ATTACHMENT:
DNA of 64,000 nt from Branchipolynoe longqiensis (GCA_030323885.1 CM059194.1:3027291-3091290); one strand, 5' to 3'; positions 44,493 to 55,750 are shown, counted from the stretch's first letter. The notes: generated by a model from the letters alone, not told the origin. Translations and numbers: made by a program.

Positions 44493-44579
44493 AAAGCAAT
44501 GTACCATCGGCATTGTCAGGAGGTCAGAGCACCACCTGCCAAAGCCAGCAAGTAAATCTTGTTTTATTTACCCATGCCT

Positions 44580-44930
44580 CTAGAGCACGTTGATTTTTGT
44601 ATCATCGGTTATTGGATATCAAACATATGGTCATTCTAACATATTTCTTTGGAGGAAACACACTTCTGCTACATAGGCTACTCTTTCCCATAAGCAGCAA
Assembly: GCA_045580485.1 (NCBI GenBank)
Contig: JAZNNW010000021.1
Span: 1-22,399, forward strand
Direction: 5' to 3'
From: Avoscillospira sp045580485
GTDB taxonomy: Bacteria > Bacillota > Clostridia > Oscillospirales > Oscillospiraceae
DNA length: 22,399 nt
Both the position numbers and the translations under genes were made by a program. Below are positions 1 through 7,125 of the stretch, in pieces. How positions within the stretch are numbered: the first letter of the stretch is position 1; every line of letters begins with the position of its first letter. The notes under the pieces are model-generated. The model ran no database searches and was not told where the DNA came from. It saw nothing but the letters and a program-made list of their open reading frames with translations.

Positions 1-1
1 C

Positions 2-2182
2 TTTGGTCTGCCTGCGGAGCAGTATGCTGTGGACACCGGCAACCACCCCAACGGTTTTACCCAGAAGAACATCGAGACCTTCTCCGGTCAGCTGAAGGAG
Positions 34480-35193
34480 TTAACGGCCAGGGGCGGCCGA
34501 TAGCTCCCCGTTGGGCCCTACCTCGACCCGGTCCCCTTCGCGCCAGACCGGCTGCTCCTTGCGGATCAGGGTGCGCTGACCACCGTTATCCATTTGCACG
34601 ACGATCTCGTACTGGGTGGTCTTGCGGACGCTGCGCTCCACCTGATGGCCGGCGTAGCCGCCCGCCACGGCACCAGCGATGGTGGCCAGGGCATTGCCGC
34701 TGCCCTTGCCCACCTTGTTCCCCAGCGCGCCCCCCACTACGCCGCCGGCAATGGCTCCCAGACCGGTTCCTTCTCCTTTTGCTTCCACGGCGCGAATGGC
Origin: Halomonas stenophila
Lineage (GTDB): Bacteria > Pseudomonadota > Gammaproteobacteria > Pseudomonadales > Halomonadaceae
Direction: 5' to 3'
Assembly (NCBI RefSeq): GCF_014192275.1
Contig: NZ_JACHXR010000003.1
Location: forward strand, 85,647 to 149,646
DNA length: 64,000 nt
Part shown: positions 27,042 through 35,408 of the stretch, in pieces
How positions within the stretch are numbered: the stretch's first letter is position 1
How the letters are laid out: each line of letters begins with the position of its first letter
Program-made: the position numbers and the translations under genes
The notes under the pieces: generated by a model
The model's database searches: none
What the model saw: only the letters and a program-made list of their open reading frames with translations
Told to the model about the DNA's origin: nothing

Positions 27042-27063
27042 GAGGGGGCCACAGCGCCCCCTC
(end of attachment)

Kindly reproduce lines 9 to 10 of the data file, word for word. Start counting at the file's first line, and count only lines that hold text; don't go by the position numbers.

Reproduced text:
Contig: JAZNNW010000021.1
Span: 1-22,399, forward strand